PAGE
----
June 24, 2007
June 24, 2007
June 27, 2007
Division Experimentation & Lab-Oriented Studies
12.1421.1 - 12.1421.22
The Energy Systems Laboratory at Kettering University
Energy Systems Laboratory is a required senior level course for mechanical engineering students at Kettering University (formerly GMI). Approximately 250 students take this course every year. Thermodynamics and Fluid Mechanics serve as pre-requisites for this laboratory course while Heat Transfer is a co-requisite. This class meets six hours a week (two hours of common lecture plus four hours of laboratory experimentation). It deals with detailed application of the first and the second laws of thermodynamics; continuity, momentum, and energy equations; and principles of conduction and convection to a variety of energy systems. A design project is incorporated into this laboratory course. Currently, experiments performed in this laboratory include a Jet Engine, Road Load Simulation, PEM Fuel Cell Performance, Centrifugal Pump, Fan Laws, Compressible Flow, Pipe Flow and Flow Meters, Lift and Drag, Heat Exchanger, and Cylinder Convection. Among other things, the students learn how jet engines work; how aircraft wings produce lift; how a fuel cell works; how supersonic velocities are produced; how to use a dynamometer to predict the gas mileage of a car; how to match pumps and fans to piping systems and ducts and how to cool hot objects effectively. They also learn to apply the fundamental principles of thermodynamics, fluid mechanics and heat transfer in an integrated manner to a variety of energy systems. This paper describes this modern laboratory in detail, presents the course pedagogy as well as a summary of the laboratory experiments including photographs of the equipment and sample results obtained in each experiment.
Kettering University (formerly GMI Engineering & Management Institute) is a fully cooperative institute that offers degree programs in engineering, sciences and management. All undergraduate students alternate between 11-week periods of study on campus and related work experience at one of over 700 corporations. About 55 percent of Kettering University students are enrolled in mechanical engineering.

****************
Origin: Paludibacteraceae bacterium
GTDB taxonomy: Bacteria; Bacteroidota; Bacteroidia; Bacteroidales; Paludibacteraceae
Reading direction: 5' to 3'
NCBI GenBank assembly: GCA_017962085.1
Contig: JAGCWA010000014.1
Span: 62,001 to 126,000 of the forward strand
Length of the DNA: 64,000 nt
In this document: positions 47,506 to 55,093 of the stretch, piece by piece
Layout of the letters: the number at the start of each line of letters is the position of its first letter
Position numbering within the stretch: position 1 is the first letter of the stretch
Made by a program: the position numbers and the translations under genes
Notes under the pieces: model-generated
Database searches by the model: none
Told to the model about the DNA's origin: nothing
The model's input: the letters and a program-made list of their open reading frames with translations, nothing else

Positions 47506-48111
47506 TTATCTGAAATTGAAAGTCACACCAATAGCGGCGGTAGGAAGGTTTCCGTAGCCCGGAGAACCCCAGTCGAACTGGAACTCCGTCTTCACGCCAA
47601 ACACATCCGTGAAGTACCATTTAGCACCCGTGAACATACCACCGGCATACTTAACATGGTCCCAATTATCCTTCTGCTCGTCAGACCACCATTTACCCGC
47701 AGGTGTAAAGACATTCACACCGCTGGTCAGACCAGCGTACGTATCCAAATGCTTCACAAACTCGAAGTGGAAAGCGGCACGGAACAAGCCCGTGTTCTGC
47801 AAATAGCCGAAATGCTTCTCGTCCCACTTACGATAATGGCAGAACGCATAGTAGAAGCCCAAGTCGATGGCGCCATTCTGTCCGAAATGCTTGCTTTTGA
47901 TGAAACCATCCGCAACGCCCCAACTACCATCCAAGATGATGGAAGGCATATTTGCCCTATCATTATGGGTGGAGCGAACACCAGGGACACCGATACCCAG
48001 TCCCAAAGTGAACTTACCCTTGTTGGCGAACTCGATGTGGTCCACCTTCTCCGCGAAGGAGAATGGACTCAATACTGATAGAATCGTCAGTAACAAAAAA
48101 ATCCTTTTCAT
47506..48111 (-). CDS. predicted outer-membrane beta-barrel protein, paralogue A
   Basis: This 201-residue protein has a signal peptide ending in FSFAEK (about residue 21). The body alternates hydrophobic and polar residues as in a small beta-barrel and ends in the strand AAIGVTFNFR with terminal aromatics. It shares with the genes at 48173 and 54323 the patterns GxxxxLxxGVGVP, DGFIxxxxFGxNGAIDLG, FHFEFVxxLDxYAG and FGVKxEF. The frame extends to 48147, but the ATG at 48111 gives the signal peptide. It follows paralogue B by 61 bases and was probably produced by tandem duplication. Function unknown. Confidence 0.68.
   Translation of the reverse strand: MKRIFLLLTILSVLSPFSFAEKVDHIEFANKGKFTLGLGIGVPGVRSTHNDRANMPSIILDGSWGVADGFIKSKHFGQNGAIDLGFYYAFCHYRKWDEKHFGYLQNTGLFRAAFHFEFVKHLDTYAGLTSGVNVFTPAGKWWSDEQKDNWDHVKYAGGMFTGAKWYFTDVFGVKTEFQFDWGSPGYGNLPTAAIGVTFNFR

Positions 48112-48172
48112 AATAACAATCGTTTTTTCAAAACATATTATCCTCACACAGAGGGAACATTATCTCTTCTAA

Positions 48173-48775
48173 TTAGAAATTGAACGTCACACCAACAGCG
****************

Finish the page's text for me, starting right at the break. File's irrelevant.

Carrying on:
Every mechanical engineering student at Kettering University takes a senior-level course entitled Energy Systems Laboratory. Thermodynamics and Fluid Mechanics serve as pre-requisites for this laboratory course while Heat Transfer is a co-requisite. This laboratory course provides students with opportunities to apply fundamental concepts learned in core energy systems courses as well as introduces students to modern measurement techniques and modern engineering tools. The course is intended to provide students with an integrated, hands-on experience since courses in the area of energy systems are often taught in isolation.
Among other things, the students learn:
- how jet engines work - how aircraft wings produce lift - how a fuel cell works
Pourmovahed, A. (2007, June), The Energy Systems Laboratory At Kettering University Paper presented at 2007 Annual Conference & Exposition, Honolulu, Hawaii. https://peer.asee.org/1476
ASEE holds the copyright on this document. It may be read by the public free of charge. Authors may archive their work on personal websites or in institutional repositories with the following citation: © 2007 American Society for Engineering Education. Other scholars may excerpt or quote from these materials with the same citation. When excerpting or quoting from Conference Proceedings, authors should, in addition to noting the ASEE copyright, list all the original authors and their institutions and name the host city of the conference. - Last updated April 1, 2015